Clyde Johnson

83. Cathedral Lodge
Thornton, Australia
Greg Norman, 2017

84. Lonsdale Links
Point Lonsdale, Australia
Ogilvy Cocking & Mead, 2020

85. Kasumigaseki (West)
Kawagoe, Japan
Kinya Fujita/Seiichi Inoue, 1932; Taizo Kawata, 1994

86. Saujana (Palm)
Petaling Jaya, Malaysia
Ron Fream, 1986

87. Laguna Lang Co
Thua Thien Hue, Vietnam
Nick Faldo, 2013

laguna lang co
Gary Lisbon

88. Haesley Nine Bridges
Yeoju-gun, South Korea
David Dale, 2009

89. Dunes at Shenzhou West
Wanning, China
Tom Weiskopf/Phil Smith, 2010

90. Blue Canyon (Canyon)
Tambon Mai Khao, Thailand
Yoshikazu Kato, 1991

91. Royal Hong Kong (Composite)
Sheung Shui, China
Eden: l.S. Greenhill, 1931; John Hopkins/Peter Thomson, 1968;
New: John Hopkins/Peter Thomson/Michael Wolveridge, 1970

92. Glenelg
Novar Gardens, Australia
Herbert Rymill, 1927; Vern Morcom, 1954; Neil Crafter/Bob Tuohy, 1998

93. Port Fairy
Port Fairy, Australia
Members, 1963; Kevin Hartley, 1985; Mike Clayton, 2002

94. Nicklaus Club Beijing
Beijing, China
Jack Nicklaus, 2014

95. Royal Queensland
Brisbane, Australia
Carnegie Clark, 1921; Mike Clayton, 2005

96. The Australian
Rosebery, Australia
Jack Nicklaus, 1976, 2013

97. Anyang
Gunpo-Si, South Korea
Chohei Miyazawa, 1968; Robert Trent Jones Jr., 1997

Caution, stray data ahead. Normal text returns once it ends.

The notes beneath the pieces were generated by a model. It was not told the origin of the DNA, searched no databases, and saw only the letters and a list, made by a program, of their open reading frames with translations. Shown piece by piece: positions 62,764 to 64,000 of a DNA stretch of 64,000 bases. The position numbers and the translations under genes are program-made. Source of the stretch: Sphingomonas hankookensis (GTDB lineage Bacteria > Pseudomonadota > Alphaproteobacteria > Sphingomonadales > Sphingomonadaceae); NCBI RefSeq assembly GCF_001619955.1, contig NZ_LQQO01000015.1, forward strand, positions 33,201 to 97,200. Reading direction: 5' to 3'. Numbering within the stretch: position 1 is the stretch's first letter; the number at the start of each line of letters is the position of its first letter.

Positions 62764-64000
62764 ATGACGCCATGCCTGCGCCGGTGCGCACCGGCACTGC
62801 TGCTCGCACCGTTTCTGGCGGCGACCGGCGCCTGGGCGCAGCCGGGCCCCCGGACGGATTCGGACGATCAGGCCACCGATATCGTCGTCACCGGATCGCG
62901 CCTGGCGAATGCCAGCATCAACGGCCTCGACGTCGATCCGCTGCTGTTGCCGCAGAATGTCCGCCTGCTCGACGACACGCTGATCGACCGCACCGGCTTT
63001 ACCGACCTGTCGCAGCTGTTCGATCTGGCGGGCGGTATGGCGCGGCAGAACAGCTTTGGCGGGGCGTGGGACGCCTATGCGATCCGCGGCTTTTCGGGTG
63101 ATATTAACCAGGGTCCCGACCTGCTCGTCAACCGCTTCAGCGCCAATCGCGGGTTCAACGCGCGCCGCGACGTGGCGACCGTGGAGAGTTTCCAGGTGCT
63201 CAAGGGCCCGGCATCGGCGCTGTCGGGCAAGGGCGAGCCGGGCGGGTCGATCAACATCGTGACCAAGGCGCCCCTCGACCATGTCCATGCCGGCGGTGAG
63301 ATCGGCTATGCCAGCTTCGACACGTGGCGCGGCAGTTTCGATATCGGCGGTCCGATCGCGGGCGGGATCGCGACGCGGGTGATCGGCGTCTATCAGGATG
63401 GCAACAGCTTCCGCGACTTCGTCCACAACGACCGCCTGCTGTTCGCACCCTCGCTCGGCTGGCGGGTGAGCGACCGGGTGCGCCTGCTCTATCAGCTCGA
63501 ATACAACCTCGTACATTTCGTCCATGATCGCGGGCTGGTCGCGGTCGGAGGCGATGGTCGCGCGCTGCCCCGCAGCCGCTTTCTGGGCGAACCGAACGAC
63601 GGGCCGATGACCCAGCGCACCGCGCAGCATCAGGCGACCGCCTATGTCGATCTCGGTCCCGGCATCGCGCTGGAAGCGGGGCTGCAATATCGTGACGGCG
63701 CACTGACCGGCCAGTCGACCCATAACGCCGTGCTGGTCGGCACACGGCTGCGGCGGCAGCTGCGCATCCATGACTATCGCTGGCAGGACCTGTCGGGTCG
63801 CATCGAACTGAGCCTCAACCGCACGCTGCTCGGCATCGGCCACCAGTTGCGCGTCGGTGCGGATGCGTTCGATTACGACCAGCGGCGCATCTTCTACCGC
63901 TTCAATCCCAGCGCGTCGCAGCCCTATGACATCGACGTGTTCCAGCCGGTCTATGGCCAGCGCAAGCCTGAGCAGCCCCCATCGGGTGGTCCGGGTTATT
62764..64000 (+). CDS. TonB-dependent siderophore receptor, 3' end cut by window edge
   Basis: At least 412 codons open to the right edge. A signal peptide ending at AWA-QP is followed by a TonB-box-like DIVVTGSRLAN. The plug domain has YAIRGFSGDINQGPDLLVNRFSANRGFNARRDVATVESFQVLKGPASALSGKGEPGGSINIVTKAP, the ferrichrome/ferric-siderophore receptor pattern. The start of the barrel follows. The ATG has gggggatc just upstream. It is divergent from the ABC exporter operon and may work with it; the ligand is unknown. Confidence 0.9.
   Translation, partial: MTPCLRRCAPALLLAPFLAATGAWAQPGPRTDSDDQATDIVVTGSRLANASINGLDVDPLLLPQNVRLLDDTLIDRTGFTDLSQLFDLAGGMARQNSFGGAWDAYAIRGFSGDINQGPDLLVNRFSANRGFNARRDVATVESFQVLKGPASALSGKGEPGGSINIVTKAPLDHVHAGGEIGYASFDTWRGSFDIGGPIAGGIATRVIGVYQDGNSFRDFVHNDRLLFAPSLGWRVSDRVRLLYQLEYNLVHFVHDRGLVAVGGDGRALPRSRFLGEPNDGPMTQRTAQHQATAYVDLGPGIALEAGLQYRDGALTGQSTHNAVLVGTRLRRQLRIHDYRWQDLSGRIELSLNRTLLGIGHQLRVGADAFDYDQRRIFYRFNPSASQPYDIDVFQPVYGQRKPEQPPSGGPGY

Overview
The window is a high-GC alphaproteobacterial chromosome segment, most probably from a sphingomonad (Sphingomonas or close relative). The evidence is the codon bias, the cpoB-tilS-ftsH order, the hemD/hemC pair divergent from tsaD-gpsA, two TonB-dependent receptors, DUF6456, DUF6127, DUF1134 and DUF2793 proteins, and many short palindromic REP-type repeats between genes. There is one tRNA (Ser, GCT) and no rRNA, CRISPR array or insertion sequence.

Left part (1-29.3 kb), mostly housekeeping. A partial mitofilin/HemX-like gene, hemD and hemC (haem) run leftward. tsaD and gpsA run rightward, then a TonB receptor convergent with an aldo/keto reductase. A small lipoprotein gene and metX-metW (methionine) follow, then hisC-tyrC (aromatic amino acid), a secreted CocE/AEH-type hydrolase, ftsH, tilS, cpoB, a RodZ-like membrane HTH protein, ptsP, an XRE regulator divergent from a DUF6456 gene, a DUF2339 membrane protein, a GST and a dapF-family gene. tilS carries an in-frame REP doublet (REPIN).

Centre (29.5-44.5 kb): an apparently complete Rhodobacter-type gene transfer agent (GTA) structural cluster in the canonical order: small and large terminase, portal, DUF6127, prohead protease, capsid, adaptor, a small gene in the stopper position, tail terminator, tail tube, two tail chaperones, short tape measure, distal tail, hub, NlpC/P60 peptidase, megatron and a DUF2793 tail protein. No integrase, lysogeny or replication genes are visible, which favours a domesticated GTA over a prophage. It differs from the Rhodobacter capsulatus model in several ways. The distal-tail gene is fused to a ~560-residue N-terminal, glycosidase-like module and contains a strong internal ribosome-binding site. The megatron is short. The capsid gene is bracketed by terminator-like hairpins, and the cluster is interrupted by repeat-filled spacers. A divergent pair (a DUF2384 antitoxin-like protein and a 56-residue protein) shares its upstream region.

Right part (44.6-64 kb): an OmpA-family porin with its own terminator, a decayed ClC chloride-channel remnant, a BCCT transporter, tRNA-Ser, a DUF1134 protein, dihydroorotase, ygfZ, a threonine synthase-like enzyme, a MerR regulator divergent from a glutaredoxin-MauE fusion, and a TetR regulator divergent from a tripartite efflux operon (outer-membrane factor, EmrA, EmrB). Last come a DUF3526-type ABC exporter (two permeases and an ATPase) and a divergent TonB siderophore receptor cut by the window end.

98. Joondalup (Quarry/Dune)
Connolly, Australia
Robert Trent Jones Jr., 1985

Robert Trent Jones Jr.’s North American portfolio is expansive enough to make most architects jealous, but his work in Asia and Australia might be even more impressive, with his designs in several countries scattered throughout this ranking. No doubt, he was one of the early trailblazers from the U.S. who helped expand the game in Asia-Pacific. Built in 1985, Joondalup is just north of Perth in Western Australia. Perth is a charming city but its remoteness (it is three hours from Adelaide by plane) keeps many Americans away and has prevented this resort course from being better known. The Quarry nine is the showpiece of RTJ Jr.’s 27 holes here and highlights his natural flair for drama. Take the 3rd hole. Though short at 135 yards, it is all carry over a gnarly 60-foot deep quarry, and the green is adept at soliciting three-putts. On the Dune nine, Jones perfectly routed the dogleg-right 3rd hole to finish at the base of a steep cliff, creating an indelible backdrop. Try to book an early-morning or late-afternoon tee time; the effect that the shadows have across these landforms only heightens the excitement. 

Courtesy Joondaloop

99. Siam (Old)
Tambon Pong, Thailand
Ichisuke Izumi, 1971; Lee Schmidt, 2007

100. Portsea
Portsea, Australia
Jock Young, 1926; Sloan Morpeth/Jack Howard, 1960; Mike Clayton, 2000

More GOLF course rankings: Top 100 Courses in the World | Top 100 Courses in the U.S. | Top 100 Courses You Can Play | Top 100 Value Courses in the U.S. | America’s Best Municipal Courses | Top 100 Courses in the U.K. and Ireland | Top 100 Short Courses in the World